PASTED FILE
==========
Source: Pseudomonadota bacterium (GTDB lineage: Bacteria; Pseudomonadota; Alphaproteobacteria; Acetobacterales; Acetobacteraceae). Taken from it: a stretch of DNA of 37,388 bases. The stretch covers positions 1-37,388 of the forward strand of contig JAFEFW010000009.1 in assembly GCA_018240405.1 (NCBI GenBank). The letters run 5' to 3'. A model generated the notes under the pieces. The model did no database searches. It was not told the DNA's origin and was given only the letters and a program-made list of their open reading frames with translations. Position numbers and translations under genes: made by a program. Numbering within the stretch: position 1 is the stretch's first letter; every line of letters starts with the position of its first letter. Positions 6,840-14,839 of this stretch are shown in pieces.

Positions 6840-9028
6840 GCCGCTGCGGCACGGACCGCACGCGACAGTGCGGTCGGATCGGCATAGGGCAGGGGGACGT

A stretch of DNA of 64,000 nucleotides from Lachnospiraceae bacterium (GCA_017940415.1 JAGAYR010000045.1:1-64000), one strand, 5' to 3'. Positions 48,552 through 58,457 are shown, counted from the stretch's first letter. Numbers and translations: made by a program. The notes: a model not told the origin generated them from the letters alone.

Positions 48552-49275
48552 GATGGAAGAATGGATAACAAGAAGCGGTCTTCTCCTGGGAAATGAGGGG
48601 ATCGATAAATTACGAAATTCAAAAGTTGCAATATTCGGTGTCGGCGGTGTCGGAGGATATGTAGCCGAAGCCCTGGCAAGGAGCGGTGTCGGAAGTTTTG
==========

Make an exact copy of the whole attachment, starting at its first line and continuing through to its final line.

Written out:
Source: Pseudomonadota bacterium (GTDB lineage: Bacteria; Pseudomonadota; Alphaproteobacteria; Acetobacterales; Acetobacteraceae). Taken from it: a stretch of DNA of 37,388 bases. The stretch covers positions 1-37,388 of the forward strand of contig JAFEFW010000009.1 in assembly GCA_018240405.1 (NCBI GenBank). The letters run 5' to 3'. A model generated the notes under the pieces. The model did no database searches. It was not told the DNA's origin and was given only the letters and a program-made list of their open reading frames with translations. Position numbers and translations under genes: made by a program. Numbering within the stretch: position 1 is the stretch's first letter; every line of letters starts with the position of its first letter. Positions 6,840-14,839 of this stretch are shown in pieces.

Positions 6840-9028
6840 GCCGCTGCGGCACGGACCGCACGCGACAGTGCGGTCGGATCGGCATAGGGCAGGGGGACGT

A stretch of DNA of 64,000 nucleotides from Lachnospiraceae bacterium (GCA_017940415.1 JAGAYR010000045.1:1-64000), one strand, 5' to 3'. Positions 48,552 through 58,457 are shown, counted from the stretch's first letter. Numbers and translations: made by a program. The notes: a model not told the origin generated them from the letters alone.

Positions 48552-49275
48552 GATGGAAGAATGGATAACAAGAAGCGGTCTTCTCCTGGGAAATGAGGGG
48601 ATCGATAAATTACGAAATTCAAAAGTTGCAATATTCGGTGTCGGCGGTGTCGGAGGATATGTAGCCGAAGCCCTGGCAAGGAGCGGTGTCGGAAGTTTTG